Melon Farmers Original Version

James Bond Censor Cuts

Licence to Kill


Licence to Censor...

A darker and more daring James Bond challenges the film censors with Licence to Kill

Link Here31st October 2011

In early 1989, Licence to Kill came before the BBFC. A much darker and more daring film than any of its predecessors -- with a very contemporary villain and more realistic, stronger violence -- the film would go on to cause problems at the BBFC well into the Summer of '89.

A lot of casual fans call the film a flop, but this is a common myth. Whilst not as financially successful as the Bond films before it, Licence to Kill grossed $156 million against its $32 million budget, and the film has more than it's fair share of fans. With Daniel Craig now in the role, viewers young and old are beginning to see that Licence to Kill was simply ahead of it's time. Dalton's darker interpretation of Bond, and particularly his more emotional and human portrayal, are precisely the elements that Craig is getting kudos for in his tenure as Bond.

First Screening: Cuts required for 15

The 23rd of February 1989 saw Licence to Kill come before the BBFC for an advice viewing. The print was a rough cut, with an incomplete sound mix and no credits sequence. The running time was 2 hours, 8 minutes, 42 seconds and 9 frames. The BBFC examiners finish viewing the film, and are split between three options - an uncut 15 , a 15 with cuts and, amazingly, an uncut 18 . A decision is eventually made between the examiners that an uncut 15 is not possible, and a potential cuts list is drawn up for a cut 15 version.

Five days later, on the 27th of February, United Artists Pictures (UIP) are contacted by phone by the BBFC, with a list of cuts that will enable Licence to Kill to obtain a (more commercially viable) 15 rating. These initial cuts are small, but also somewhat vague, and were outlined by the BBFC thus in their original notes:

  • Reel 1: the whipping of the woman [Lupe]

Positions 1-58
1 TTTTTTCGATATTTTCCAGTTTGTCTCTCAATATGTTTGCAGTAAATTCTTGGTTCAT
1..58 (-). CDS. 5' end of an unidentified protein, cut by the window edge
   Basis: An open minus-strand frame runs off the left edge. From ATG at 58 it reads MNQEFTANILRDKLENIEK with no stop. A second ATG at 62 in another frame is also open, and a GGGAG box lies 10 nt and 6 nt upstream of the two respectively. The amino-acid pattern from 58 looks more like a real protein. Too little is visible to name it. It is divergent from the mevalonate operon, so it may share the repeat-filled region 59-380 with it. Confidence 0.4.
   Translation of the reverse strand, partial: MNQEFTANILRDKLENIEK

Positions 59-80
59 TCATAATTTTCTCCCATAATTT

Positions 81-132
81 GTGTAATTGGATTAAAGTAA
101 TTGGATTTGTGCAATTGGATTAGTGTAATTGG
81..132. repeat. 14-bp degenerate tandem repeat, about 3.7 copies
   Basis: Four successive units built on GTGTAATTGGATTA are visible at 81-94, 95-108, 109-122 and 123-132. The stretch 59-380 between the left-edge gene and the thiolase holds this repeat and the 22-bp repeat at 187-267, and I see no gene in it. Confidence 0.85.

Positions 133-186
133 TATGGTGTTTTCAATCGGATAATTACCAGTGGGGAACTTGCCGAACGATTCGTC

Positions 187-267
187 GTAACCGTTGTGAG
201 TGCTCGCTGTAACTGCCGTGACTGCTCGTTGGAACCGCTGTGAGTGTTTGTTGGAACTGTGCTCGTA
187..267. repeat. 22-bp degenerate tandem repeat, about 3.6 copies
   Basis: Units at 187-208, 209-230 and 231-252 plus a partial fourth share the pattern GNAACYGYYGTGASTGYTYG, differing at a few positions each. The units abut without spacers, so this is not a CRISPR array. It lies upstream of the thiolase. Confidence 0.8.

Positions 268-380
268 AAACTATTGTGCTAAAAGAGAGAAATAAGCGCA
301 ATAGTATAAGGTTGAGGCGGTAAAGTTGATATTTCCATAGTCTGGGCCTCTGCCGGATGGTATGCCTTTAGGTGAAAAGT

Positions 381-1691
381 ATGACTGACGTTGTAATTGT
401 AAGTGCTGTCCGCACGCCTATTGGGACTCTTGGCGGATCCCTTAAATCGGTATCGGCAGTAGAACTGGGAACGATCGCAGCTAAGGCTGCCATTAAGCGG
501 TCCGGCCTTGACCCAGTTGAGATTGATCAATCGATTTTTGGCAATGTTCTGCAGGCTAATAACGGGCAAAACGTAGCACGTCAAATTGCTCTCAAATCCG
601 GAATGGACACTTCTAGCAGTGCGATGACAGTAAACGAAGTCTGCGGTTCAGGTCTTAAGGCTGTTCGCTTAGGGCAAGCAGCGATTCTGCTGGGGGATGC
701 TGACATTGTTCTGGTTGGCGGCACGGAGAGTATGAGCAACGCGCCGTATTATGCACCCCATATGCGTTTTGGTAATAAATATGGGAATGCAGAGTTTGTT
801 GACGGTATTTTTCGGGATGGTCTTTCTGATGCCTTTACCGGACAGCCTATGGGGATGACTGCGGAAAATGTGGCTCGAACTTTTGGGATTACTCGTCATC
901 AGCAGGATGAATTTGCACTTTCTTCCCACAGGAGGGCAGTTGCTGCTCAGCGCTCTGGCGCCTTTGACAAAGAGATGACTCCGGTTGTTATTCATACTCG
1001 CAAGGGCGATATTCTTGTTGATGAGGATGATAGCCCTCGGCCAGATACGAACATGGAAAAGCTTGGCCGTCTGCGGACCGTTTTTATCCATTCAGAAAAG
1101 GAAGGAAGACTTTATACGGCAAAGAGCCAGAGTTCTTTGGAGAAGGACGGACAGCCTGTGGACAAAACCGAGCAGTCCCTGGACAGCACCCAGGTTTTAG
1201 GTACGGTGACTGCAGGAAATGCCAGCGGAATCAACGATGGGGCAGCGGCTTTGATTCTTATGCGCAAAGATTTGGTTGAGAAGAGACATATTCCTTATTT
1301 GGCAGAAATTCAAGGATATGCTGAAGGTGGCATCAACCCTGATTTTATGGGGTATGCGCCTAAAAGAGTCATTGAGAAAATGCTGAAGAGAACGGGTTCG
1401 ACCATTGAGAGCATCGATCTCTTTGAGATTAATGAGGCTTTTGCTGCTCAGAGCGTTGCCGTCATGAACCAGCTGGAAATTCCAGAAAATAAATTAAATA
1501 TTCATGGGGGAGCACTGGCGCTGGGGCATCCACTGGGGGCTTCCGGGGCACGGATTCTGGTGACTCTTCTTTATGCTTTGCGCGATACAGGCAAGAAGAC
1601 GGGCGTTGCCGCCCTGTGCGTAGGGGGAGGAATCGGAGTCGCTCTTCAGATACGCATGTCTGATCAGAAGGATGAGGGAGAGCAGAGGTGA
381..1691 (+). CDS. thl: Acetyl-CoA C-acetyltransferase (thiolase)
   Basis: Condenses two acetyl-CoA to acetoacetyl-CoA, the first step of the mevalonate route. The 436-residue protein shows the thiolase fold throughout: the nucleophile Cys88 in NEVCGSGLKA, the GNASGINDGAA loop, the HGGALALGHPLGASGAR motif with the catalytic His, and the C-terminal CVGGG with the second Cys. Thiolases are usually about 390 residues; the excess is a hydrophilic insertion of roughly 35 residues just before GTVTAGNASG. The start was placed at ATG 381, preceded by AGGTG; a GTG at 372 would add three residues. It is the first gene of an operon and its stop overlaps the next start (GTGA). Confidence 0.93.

• Reel 2: the man [Felix] lowered into the shark tank
  • Reel 10: the man [Krest] in the pressure chamber
  • Reel 11: the man [Dario] crushed in the grinder

UIP take onboard the BBFC's suggested cuts and take some time to re-edit Licence to Kill. It is almost a full month before the film is back at Soho Square.

Second Screening: More cuts required for 15

It is now March the 23rd. Licence to Kill submitted for viewing by a new, different team of examiners. The film at this point is still a rough cut, without the credits sequence, but the sound mix is more complete. After the screening of the film -- in what must have been, for UIP, an unexpected move on behalf of the board -- the BBFC conclude that in fact more cuts are required for a 15 rating, and that extensive cuts for a 12 rating were not a viable option . The 12 rating was not yet available to distributors but was soon going to be introduced later in the year. Both the BBFC and indeed UIP were aware of this, which will come into play later in the year.

As result of this second screening, the BBFC write up additional, more detailed cuts for UIP. Due to the film's sound mix now having been added, their notes now include details visual and audio cuts and state:

The following cuts in visuals must be made for 15:

  • Reel 8: remove sight of impact sounds into woman's heart [when Loti, the HK Narcotics agent, is shot in the breasts]
  • Reel 12: after Bond has set light to Sanchez, remove two shots of his body in flames

The sound must be reduced at the following times:

  • Reel 1: punch to man's lower body [Lupe's lover in the opening scene]
  • Reel 2: blow to man's head with rifle butt [Sanchez's van escape];
  • Reel 2: blow to back of Felix's head during attack in bedroom;
  • Reel 2: at end of reel, reduce sound of Felix screaming as he is attacked by shark
  • Reel 3: heavy blow to guard by James Bond in crate of worms
  • Reel 5: heavy kick to frogman underwater [seen in close-up];
  • Reel 5: reduce sound of heavy blows and kicks in bar room fight
  • Reel 8: blow to head with rifle butt [this happens when the ninja overcome Bond]
  • Reel 11: heavy blows in driving-cab of big truck [given by Bond to the driver]

The BBFC again dictate the cuts to UIP by phone and a week later on March the 30th, reels 8 and 12 (the reels requiring picture cuts) are viewed by the BBFC, as the sound cuts have not yet been made. The BBFC take notes during this screening session and are satisfied with the edits:

  • Reel 8 - impact wounds [to Loti's breasts] have been cut. Blood stains near breasts remain but are unlikely to be noticed as body falls to ground immediately.
  • Reel 12 - one shot of Sanchez in flames remains and is unacceptable. This has been removed experimentally, but leaves a slight jump cut of Bond running away. Company told this may be filled with another shot of Bond running or an extension of the shots that remain.

Following the BBFC's comments, a few days later UIP resubmit reel 12, which meets with the Board's approval:

  • Jump cut now bridged with a new shot of Bond running away in single shot, followed by a brief shot of flames spreading from [Sanchez] to ground, with no emphasis on man in flames. [The sequence is] OK for 15.